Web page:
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Fat Little Flies - What They Can Tell Us About Obesity-Related Diseases



One UNLV professor is taking a unique approach to researching obesity and obesity-associated diseases.

Answers to some of these big problems could be found in the smallest of places. That’s why life sciences professor Allen Gibbs is studying fruit flies.

Obese fruit flies to be exact. 

By a genetic selection process that started in 2007, Gibbs now has 97 generations of fruit flies that weigh approximately 50 percent more than the average fly. 

So while Gibbs' lab has been a survival of the fattest, the flies would not likely survive in the outside world - as they have a hard time flying and are much less active than an average fly. 

Studying the effects of obesity in fruit flies is furthering knowledge of how it effects humans. The hearts of starvation-selected fruit flies are dilated and don't contract properly and alter the anatomical position of the heart. 

“The main thing I’m interested is what are the genes that cause flies to be obese," Gibbs explained to KNPR's State of Nevada. "We have a lot of candidate genes but we have to follow up. If there are any promising ones, other labs will follow up probably in mice. If we can make mice fat based on my research, then ultimately people will go after genes in humans.”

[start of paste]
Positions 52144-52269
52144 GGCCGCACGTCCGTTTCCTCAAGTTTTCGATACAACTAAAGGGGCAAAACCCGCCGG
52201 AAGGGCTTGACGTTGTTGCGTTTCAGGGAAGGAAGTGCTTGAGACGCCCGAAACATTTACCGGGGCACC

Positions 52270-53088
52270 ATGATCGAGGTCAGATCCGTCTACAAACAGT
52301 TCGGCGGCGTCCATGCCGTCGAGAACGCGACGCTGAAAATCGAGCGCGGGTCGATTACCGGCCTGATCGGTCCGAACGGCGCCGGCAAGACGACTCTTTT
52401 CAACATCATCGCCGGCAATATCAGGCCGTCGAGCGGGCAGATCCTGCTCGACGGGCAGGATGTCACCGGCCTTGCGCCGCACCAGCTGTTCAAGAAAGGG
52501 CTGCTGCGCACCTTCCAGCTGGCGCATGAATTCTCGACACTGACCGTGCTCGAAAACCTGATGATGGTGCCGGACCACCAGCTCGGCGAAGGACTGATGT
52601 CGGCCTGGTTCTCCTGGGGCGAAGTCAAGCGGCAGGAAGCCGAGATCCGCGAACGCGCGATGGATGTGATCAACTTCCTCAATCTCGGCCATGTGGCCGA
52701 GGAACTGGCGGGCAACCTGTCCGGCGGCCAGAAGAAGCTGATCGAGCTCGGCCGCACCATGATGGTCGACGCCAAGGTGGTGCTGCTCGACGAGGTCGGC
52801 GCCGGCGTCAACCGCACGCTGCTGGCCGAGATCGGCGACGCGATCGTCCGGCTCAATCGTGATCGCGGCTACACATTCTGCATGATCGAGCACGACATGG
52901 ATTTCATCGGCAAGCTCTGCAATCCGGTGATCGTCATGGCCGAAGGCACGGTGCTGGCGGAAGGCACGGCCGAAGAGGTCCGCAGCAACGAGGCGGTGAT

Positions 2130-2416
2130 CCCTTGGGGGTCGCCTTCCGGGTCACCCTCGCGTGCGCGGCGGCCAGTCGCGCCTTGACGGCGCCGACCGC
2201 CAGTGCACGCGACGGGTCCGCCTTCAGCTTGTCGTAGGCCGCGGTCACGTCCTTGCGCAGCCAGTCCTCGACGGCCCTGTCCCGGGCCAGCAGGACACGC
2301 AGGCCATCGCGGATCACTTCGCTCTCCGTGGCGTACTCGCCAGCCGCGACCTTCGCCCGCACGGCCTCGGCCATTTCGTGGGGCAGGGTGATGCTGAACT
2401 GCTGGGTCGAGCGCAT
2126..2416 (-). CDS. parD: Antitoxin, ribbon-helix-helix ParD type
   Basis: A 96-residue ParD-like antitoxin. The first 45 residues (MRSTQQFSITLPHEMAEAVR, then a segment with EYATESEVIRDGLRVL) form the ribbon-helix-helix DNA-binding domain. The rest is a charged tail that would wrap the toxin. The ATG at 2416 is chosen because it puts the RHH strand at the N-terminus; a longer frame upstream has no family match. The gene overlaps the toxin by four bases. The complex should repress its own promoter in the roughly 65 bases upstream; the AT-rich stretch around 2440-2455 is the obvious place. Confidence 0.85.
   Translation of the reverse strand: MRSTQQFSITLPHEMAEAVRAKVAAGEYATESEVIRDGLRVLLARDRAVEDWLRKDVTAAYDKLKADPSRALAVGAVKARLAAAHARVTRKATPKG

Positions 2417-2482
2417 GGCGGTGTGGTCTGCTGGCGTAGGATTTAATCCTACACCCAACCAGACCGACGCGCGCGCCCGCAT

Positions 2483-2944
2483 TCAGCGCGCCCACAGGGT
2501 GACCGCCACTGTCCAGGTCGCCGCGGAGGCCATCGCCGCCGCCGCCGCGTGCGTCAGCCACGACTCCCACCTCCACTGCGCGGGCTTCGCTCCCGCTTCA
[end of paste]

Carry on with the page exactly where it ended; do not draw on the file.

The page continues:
Gibbs said gene research in flies is now to the point where researchers can turn off and turn on genes almost at will. He said his research is not focused on genes that have a big impact on obesity. 

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“Ours is going to allow us to find genes that are basically interacting with each other to cause obesity,” he said.

The ultimate goal would be to understand the genetic factors to lead to obesity and find a way mitigate those factors. 

So why flies? Gibbs said the majority of genes in fruit flies are also found in humans. 


Allen Gibbs, life sciences professor, UNLV 

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